Technical Writing Today and Consumer Electronics Part 2

Continued from Technical Writing Today and Consumer Electronics Part 1

Many technical communicators would argue that minimalism is key and that you should provide only the information that users need. However, again, who decides what today's users actually do with the electronic products that they purchased? It is very easy to write documentation with the misconception that the writer himself represents a typical user.


 


However, just because the writer isn't familiar with Android's bootloader, that doesn't necessarily mean a great deal of users aren't aware of it. It's also easy to underestimate just how many tinkerers and even casual users are capable of customizing and improving consumer electronics while demanding specific information from the official User guide or Integration manual.

Concepts, Tasks and Reference topics

One of the responsibilities of the technical communicator is to review the DITA or concept maps of consumer documentation. This review should now take into consideration the rapidly changing technical aptitude of consumer electronics users.  Here are just a few questions to think about when writing and designing task outlines, concepts, maps tasks and reference topics:

Task topics:

1. Would the manufacturer recommend this particular activity or task for this product?
2. Will this task topic benefit a wide range of users or only a small subset of consumers?
3. Will adding this procedure to the documentation cause the problem of too many related topics, subtasks or child tasks? Writing a task regarding streaming media using an app or router, for example, opens up other topics such as troubleshooting hardware support, configuring media renderers and opening ports in the network.
4. Will additional limitations or requirements be needed in the Short description <shortdesc> or context <context> tags for this task topic?
5. Will this task topic need too many optional steps or decisions for the user?
6. Is the outcome of the task consistent and predictable for every user?


 

Concept topics:

1. What was considered jargon before but is understood by users today? In 1999, not everyone knew what a memory card was. Today, everyone knows that a tablet or smartphone benefits from an extra 32GB micro SD card for photos and apps. Managing the levels of technical jargon has always been a challenge and recent technical style guides such as the Microsoft Manual of Style for Technical Publications acknowledges that usage and scenarios are rapidly changing.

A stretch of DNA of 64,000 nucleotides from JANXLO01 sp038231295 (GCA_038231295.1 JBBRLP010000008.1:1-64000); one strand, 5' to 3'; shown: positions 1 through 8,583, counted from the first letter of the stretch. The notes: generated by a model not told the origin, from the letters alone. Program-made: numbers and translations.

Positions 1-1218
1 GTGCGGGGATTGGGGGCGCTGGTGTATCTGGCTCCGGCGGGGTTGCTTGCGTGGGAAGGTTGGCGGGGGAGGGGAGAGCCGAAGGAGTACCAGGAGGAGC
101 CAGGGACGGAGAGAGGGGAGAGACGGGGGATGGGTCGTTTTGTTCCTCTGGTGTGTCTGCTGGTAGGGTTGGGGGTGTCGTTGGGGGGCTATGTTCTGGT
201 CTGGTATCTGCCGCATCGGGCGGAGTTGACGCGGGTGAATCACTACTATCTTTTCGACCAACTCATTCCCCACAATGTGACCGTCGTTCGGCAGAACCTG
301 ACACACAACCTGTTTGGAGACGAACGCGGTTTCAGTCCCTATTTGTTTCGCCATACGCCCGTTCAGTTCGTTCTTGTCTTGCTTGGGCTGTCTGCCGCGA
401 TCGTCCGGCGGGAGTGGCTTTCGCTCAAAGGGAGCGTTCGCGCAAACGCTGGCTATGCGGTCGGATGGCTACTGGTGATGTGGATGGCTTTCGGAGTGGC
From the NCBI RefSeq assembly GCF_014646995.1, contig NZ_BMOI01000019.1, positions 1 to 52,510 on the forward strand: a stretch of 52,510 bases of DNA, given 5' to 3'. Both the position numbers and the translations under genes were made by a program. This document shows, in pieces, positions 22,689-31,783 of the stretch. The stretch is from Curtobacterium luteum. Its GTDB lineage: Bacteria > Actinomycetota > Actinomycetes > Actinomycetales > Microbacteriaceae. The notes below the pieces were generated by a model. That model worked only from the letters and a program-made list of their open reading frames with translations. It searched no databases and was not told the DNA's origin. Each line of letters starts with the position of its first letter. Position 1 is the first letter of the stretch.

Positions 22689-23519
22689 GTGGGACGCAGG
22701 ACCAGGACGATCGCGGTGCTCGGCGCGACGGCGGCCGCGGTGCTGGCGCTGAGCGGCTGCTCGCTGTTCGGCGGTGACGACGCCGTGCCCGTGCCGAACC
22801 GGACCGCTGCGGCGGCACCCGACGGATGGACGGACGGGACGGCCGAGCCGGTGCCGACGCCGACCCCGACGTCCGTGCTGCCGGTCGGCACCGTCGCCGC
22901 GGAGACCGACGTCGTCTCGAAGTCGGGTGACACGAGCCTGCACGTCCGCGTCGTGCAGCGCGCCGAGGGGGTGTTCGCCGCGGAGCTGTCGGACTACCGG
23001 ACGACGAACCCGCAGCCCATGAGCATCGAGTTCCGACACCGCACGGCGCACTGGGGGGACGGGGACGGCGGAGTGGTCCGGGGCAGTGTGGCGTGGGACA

2. How detailed should the concept topic be for prevalent technologies and applications such as Bluetooth, Wi-Fi, lock screens and touch screens?
3. Should definitions include related technologies, products and services as well as its benefits? Support for NFC, for example, is growing in home audio devices, but it is also linked to payment methods and even authentication.


 


Reference topics:

1. Is there a specific body that provides details regarding a hardware or technological standard? For example, where can the customer go to learn more about MHL or DisplayPort if they need to check if it works with a specific display or adapter?
2. What other products, accessories or even software will work with this product? Is it important enough to be mentioned in the User manual or Integration guide?  Do it yourself (DIY) hardware such as barebones small form-factor PCs, convertible laptops and 2-in-1 tablets are just some examples of products that may benefit from such a reference.


 
  
The success of technical documentation depends on whether or not the reader, user or consumer finds what he or she is looking for when he opens the PDF manual or accesses the Online Help page. It is the responsibility of the technical communicator to make sure that users gets the information they need, whether they write it themselves or refer the user elsewhere.

Continued in Technical Writing Today and Consumer Electronics Part 3

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